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Aaron Coleman reverses, says he'll stay in Kansas House race despite 'mistakes'

Aaron Coleman reverses, says he'll stay in Kansas House race despite 'mistakes'
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Kansas House candidate Aaron Coleman reversed course on Tuesday and announced he will stay in the race despite his “mistakes” after admitting to sending revenge porn and cyberbullying girls while he was in middle school.

Coleman, 19, backtracked from his earlier withdrawal as the Democratic nominee in a statement on Twitter, saying he heard from “many people” who wanted him to stay in the race for his policies. 

“They said that they did not vote for me expecting that I was a perfect person,” he said. “They told me that all of us have sinned, and we all make mistakes.” 

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“Voters do not throw out a 7-term incumbent for a person like myself unless they are deeply frustrated with their lack of representation and demanding a change,” he added. 

The 19-year-old dishwasher and community college student won the nomination against incumbent state Rep. Stan Frownfelter by 14 votes. Coleman said the “sustained attacks” he received after winning and “the hardships my family is facing” originally influenced him to drop out of the race. But in his statement, Coleman said voters changed his mind.

“My withdrawal would immediately return to power the same corporatist, out-of-touch 7-term incumbent that voters just rejected. They did not only vote for me but they voted for my platform and for change for our community,” he said. “We cannot undo democracy because I am a flawed individual who has made mistakes. That is not fair to those voters. They deserve to have a choice this November.”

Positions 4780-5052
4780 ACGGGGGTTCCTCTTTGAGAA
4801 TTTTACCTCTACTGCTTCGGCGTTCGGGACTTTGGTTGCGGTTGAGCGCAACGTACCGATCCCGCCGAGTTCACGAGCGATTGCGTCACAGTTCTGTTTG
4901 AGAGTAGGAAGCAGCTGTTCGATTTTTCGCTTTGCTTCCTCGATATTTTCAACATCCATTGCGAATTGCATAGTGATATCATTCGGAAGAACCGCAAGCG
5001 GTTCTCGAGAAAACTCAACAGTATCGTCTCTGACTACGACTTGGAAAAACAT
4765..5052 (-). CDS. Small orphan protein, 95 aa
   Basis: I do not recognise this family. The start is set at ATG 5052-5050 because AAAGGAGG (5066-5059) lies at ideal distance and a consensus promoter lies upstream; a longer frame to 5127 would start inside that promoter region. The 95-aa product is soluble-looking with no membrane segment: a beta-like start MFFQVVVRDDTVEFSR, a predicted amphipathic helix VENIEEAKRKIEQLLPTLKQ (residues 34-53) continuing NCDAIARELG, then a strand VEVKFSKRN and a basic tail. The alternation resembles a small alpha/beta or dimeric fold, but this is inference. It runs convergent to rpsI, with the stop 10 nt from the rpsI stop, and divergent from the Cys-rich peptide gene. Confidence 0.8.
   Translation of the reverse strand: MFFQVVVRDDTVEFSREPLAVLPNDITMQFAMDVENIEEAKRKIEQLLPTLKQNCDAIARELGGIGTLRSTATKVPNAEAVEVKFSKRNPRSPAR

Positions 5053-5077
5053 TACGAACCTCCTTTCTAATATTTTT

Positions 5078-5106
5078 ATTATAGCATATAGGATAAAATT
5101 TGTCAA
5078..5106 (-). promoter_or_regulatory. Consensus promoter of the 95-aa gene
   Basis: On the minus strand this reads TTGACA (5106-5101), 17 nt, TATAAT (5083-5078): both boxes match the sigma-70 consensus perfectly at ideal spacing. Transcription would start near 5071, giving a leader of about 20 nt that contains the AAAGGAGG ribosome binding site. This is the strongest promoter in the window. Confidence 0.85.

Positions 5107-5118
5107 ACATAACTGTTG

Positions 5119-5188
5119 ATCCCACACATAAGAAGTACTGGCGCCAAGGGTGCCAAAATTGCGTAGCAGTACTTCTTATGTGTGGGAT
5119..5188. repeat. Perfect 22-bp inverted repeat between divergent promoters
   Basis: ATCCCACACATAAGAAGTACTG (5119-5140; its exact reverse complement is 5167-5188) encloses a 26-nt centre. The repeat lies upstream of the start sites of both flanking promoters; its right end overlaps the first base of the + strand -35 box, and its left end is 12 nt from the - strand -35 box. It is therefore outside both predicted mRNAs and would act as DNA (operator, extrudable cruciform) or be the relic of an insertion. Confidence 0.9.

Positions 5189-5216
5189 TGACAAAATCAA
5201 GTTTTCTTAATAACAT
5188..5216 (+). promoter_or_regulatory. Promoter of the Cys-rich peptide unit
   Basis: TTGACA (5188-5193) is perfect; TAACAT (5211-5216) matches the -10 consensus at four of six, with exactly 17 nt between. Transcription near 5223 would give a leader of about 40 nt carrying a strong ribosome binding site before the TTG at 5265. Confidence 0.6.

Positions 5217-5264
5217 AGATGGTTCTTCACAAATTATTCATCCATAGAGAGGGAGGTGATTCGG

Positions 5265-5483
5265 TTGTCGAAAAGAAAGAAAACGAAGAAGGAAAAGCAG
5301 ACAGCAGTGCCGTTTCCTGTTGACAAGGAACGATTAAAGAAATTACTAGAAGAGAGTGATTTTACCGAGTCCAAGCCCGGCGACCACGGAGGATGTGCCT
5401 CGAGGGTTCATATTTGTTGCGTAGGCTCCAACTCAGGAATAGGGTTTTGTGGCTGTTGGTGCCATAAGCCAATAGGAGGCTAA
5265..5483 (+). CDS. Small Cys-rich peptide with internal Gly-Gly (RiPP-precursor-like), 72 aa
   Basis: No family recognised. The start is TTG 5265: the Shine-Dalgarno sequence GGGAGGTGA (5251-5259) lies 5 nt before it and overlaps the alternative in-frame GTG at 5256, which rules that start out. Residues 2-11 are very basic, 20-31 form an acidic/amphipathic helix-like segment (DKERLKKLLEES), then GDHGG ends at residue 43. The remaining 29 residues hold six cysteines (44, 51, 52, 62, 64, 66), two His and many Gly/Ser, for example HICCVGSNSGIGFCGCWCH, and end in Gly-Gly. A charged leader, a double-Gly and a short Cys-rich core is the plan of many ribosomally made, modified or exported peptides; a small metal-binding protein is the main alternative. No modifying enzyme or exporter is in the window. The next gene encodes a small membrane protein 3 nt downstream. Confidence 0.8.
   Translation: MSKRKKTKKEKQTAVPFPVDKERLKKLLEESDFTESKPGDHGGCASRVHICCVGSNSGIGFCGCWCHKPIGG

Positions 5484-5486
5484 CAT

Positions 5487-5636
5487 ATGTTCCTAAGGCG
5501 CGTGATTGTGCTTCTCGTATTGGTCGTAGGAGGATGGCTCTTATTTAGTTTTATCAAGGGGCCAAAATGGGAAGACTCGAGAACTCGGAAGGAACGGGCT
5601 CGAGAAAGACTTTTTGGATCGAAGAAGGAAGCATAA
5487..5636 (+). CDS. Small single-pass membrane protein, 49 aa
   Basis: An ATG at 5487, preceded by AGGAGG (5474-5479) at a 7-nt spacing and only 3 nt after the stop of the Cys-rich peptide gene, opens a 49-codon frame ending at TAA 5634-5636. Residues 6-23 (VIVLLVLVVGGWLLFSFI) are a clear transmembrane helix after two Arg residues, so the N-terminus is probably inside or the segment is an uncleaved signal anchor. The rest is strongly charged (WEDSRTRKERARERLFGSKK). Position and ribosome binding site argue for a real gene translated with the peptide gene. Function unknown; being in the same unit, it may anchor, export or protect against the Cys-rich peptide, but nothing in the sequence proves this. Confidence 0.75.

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The candidate supports "Medicare for All", ending evictions, a Green New Deal and "fixing the broken school system that failed me."

Frownfelter, who has vowed to run a write-in campaign against Coleman, told The Wichita Eagle that he disagreed with his fellow candidate’s characterizations of him as an elitist and a corporatist.  

“I just can’t believe that he continues to tell lies about what I’ve accomplished,” Frownfelter told the newspaper. “I don’t understand why he’s slamming another Democrat. And I’ve never said a word about him.”

Coleman gained national attention and criticism after he said allegations from women who said he participated in online bullying, blackmail and sending revenge porn while he and they were in middle school were true. The candidate has addressed and apologized for his actions in middle school. 

After Coleman had announced he was dropping out of the race, The New York Times reported that he would have to file a petition with the secretary of state before Sept. 1 and give reasons for the withdrawal. 

Democratic leaders have spoken out against the 19-year-old’s candidacy, with Kansas Gov. Laura Kelly (D) saying through a spokesperson that he is “not fit to serve in the Legislature,” according to Insider.

Coleman will face Frownfelter and other write-in candidates in November, as there is no Republican candidate for the district.